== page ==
IF THE SUPREME Court really wants to cut its workload, it has a chance to do so in a major case this session. The case involves the redistricting of New Jersey's congressional seats, and it gives the court a chance to set forth a rule that will clear up a lot of uncertainties for politicians and their constituents and lighten the workloads of a lot of courts.

The New Jersey case arises because Republicans didn't like the job the Democrats did of redrawing the district lines in the final days of Democratic Gov. Brendan Byrne's term in office. So they went to federal court and got two of three judges to throw out the legislature's plan, on the grounds that other plans before it--including one mailed to all members of the New Jersey legislature by a Prof. Reock --had smaller differences in population between the districts. The grounds for the decision seem flimsy: the maximum difference between district populations was only 0.6984 percent--considerably less than the 1 percent statistical margin of error in the census figures that are used in all redistricting plans. In a very precise statistical sense, there is no difference between the plan the legislature passed and the one two judges said it should have passed instead.

This case gives the court a chance to set down explicitly a rule it has already hinted it would like to follow. All districting plans should be approved if the population differences in them are less than the statistical margin of error in the census. No other factors should be taken into account, except for the requirements of the Voting Rights Act and the Constitution that require fair representation of racial minorities.

For courts, such a rule has the considerable advantage of being easy to apply. Any judge who can do arithmetic can decide whether to invalidate or uphold a plan in about five minutes. The ease with which such decisions can be made will in turn discourage litigation, since the possibilities for delay and mischief will be vastly reduced.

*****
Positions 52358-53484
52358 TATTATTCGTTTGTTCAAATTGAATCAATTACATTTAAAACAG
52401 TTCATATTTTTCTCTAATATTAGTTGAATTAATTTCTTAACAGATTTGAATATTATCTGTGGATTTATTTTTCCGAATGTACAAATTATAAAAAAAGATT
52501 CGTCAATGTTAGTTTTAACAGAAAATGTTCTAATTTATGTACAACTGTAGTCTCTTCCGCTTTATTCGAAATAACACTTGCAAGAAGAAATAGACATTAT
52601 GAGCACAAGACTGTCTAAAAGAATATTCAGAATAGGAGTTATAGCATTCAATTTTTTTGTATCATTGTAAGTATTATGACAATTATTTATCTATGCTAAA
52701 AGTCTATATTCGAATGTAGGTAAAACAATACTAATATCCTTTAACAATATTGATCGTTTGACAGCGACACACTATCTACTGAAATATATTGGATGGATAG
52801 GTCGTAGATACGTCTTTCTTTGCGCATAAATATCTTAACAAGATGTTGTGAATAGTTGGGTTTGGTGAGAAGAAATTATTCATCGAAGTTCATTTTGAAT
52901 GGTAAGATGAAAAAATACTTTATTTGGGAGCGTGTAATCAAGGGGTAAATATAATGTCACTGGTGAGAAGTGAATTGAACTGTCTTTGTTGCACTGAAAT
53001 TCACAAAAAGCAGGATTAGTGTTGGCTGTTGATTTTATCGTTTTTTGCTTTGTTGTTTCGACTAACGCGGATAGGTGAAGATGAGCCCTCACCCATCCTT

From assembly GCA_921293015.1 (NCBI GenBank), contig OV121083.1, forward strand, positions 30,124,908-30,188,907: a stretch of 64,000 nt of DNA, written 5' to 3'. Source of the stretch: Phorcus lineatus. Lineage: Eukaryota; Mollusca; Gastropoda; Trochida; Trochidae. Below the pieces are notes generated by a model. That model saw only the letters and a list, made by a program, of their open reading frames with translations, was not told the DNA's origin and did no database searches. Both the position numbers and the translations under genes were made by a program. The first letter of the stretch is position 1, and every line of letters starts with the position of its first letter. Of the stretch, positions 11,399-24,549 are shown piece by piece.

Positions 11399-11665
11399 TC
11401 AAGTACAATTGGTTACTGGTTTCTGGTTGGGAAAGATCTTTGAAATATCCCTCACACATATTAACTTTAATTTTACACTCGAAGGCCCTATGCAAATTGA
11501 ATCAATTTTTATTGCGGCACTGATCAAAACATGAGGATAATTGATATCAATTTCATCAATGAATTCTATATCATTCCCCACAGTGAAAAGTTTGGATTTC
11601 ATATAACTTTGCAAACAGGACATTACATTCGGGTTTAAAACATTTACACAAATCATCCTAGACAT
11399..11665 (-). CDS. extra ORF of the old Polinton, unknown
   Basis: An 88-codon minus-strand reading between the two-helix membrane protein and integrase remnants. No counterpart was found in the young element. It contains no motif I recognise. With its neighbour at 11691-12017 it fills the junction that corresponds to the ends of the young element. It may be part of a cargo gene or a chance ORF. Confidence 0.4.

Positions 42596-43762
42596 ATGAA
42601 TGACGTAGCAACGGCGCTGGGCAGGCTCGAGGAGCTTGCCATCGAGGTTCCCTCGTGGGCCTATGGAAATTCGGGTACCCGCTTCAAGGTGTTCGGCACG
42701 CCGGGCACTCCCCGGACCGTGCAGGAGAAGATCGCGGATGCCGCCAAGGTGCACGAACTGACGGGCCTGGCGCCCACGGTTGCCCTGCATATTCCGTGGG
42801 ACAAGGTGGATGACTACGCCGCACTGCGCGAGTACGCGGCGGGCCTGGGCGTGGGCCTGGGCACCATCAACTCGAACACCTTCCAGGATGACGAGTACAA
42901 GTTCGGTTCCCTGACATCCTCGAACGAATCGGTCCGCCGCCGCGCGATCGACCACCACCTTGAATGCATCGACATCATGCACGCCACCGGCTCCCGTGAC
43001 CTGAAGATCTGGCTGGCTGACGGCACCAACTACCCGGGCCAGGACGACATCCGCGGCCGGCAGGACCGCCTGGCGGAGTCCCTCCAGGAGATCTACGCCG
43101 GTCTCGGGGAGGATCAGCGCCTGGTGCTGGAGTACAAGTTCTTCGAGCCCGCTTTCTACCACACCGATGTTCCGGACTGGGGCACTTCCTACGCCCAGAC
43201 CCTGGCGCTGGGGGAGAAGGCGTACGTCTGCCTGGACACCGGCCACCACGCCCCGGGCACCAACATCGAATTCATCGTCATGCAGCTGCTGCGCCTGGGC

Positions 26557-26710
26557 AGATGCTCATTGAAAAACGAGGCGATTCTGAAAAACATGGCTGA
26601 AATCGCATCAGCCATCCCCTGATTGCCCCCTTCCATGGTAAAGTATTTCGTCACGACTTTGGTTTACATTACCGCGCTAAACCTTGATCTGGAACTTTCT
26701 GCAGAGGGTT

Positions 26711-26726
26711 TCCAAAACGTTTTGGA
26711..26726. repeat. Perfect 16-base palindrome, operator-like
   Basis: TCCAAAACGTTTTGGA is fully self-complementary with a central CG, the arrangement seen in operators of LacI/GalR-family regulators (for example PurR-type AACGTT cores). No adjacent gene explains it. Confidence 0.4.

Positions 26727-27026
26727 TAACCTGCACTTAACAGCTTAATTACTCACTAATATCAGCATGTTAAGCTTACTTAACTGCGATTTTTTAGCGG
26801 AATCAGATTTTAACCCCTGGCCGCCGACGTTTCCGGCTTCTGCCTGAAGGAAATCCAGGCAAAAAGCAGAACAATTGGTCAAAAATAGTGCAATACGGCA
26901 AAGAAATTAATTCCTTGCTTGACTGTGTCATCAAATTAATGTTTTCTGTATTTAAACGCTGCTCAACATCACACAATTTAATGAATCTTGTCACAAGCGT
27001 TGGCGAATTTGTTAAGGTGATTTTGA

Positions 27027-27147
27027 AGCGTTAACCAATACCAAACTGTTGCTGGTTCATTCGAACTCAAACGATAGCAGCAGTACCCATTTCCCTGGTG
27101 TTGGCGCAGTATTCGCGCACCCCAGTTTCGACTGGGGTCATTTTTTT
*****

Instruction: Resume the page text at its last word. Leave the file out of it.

But, some will say, what about gerrymandering? Shouldn't the Supreme Court leave the federal courts some leeway to overturn plans that give a party or faction great advantage? The answer is that strict implementation of an equal population rule, limiting the difference in size of districts to the 1 percent margin of error in the census, already imposes a tight constraint on any redistricters. Yes, they can take some advantage. But over a 10-year period, in a nation of fluctuating opinions and a politics where candidates' personal appeal often overcomes partisan preference, such advantage is inevitably marginal and temporary. In the past, some justices wanted to give legislatures leeway to exceed the population limits in order to seek other goals, and before the Supreme Court established the one-person-one-vote doctrine, such an approach kept the courts from interfering with the process. But now the best way for the Supreme Court to minimize judicial interloping in the political thicket is to make it clear that it will enforce a hard-and- fast population rule and the Voting Rights Act-- and nothing else.

Last year the court recognized the legitimacy of politically motivated redistricting when it said a court, in the absence of a finding of a violation of the Constitution or the Voting Rights Act, could not "disregard the political program" of the Texas legislature. Now the court has given itself the chance to keep judges from interfering with what it called in 1973 "inevitably political decisions," whether made by New Jersey Democrats or Indiana Republicans. This is the Supreme Court's chance to keep the courts out of such political thickets for good.